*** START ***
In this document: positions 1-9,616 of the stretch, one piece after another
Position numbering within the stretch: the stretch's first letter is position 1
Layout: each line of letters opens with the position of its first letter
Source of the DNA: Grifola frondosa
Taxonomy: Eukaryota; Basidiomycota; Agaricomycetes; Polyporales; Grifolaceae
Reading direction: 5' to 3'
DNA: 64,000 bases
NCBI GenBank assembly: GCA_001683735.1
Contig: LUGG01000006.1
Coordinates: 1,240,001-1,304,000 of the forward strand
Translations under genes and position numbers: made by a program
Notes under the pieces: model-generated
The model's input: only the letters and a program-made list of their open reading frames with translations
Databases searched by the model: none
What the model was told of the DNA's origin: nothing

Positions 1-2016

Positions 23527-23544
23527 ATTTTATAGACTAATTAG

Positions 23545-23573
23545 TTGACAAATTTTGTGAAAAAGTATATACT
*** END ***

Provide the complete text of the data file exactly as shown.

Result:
In this document: positions 1-9,616 of the stretch, one piece after another
Position numbering within the stretch: the stretch's first letter is position 1
Layout: each line of letters opens with the position of its first letter
Source of the DNA: Grifola frondosa
Taxonomy: Eukaryota; Basidiomycota; Agaricomycetes; Polyporales; Grifolaceae
Reading direction: 5' to 3'
DNA: 64,000 bases
NCBI GenBank assembly: GCA_001683735.1
Contig: LUGG01000006.1
Coordinates: 1,240,001-1,304,000 of the forward strand
Translations under genes and position numbers: made by a program
Notes under the pieces: model-generated
The model's input: only the letters and a program-made list of their open reading frames with translations
Databases searched by the model: none
What the model was told of the DNA's origin: nothing

Positions 1-2016

Positions 23527-23544
23527 ATTTTATAGACTAATTAG

Positions 23545-23573
23545 TTGACAAATTTTGTGAAAAAGTATATACT